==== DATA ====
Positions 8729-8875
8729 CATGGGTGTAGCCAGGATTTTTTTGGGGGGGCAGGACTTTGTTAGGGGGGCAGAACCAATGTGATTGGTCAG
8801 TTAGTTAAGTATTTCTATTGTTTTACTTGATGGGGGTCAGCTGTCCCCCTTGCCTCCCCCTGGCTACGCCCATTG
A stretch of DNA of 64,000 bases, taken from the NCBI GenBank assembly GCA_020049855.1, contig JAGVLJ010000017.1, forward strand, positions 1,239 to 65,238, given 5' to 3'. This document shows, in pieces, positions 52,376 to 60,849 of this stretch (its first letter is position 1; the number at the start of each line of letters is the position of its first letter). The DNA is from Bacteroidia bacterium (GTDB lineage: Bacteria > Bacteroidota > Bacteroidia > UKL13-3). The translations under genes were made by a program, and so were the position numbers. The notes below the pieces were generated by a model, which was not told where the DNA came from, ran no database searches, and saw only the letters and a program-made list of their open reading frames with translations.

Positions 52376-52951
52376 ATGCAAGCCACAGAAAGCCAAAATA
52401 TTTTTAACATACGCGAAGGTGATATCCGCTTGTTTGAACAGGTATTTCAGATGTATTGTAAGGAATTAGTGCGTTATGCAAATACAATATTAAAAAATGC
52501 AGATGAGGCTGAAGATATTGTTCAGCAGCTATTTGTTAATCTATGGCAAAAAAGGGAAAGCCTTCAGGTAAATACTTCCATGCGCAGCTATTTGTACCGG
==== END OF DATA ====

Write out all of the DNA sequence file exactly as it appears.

Positions 8729-8875
8729 CATGGGTGTAGCCAGGATTTTTTTGGGGGGGCAGGACTTTGTTAGGGGGGCAGAACCAATGTGATTGGTCAG
8801 TTAGTTAAGTATTTCTATTGTTTTACTTGATGGGGGTCAGCTGTCCCCCTTGCCTCCCCCTGGCTACGCCCATTG
A stretch of DNA of 64,000 bases, taken from the NCBI GenBank assembly GCA_020049855.1, contig JAGVLJ010000017.1, forward strand, positions 1,239 to 65,238, given 5' to 3'. This document shows, in pieces, positions 52,376 to 60,849 of this stretch (its first letter is position 1; the number at the start of each line of letters is the position of its first letter). The DNA is from Bacteroidia bacterium (GTDB lineage: Bacteria > Bacteroidota > Bacteroidia > UKL13-3). The translations under genes were made by a program, and so were the position numbers. The notes below the pieces were generated by a model, which was not told where the DNA came from, ran no database searches, and saw only the letters and a program-made list of their open reading frames with translations.

Positions 52376-52951
52376 ATGCAAGCCACAGAAAGCCAAAATA
52401 TTTTTAACATACGCGAAGGTGATATCCGCTTGTTTGAACAGGTATTTCAGATGTATTGTAAGGAATTAGTGCGTTATGCAAATACAATATTAAAAAATGC
52501 AGATGAGGCTGAAGATATTGTTCAGCAGCTATTTGTTAATCTATGGCAAAAAAGGGAAAGCCTTCAGGTAAATACTTCCATGCGCAGCTATTTGTACCGG